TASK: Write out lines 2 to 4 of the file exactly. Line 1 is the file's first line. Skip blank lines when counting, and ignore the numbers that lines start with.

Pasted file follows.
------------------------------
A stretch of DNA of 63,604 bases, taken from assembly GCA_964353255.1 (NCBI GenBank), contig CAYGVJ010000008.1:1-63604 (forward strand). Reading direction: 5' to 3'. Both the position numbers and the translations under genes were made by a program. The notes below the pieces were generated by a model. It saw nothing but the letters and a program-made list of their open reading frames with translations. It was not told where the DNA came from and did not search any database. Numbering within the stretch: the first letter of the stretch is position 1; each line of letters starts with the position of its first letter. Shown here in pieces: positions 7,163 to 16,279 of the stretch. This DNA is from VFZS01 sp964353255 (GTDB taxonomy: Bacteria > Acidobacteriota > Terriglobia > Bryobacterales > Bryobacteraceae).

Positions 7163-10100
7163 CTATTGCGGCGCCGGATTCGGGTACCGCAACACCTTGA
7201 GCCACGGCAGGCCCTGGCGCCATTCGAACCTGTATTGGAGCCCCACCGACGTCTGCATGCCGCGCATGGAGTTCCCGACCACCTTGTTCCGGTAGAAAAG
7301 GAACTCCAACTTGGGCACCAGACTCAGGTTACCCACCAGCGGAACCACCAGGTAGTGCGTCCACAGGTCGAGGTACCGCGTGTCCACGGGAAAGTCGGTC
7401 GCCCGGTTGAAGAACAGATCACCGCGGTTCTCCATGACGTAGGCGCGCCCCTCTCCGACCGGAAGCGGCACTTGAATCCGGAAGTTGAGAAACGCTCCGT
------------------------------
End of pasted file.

Positions 7163-10100
7163 CTATTGCGGCGCCGGATTCGGGTACCGCAACACCTTGA
7201 GCCACGGCAGGCCCTGGCGCCATTCGAACCTGTATTGGAGCCCCACCGACGTCTGCATGCCGCGCATGGAGTTCCCGACCACCTTGTTCCGGTAGAAAAG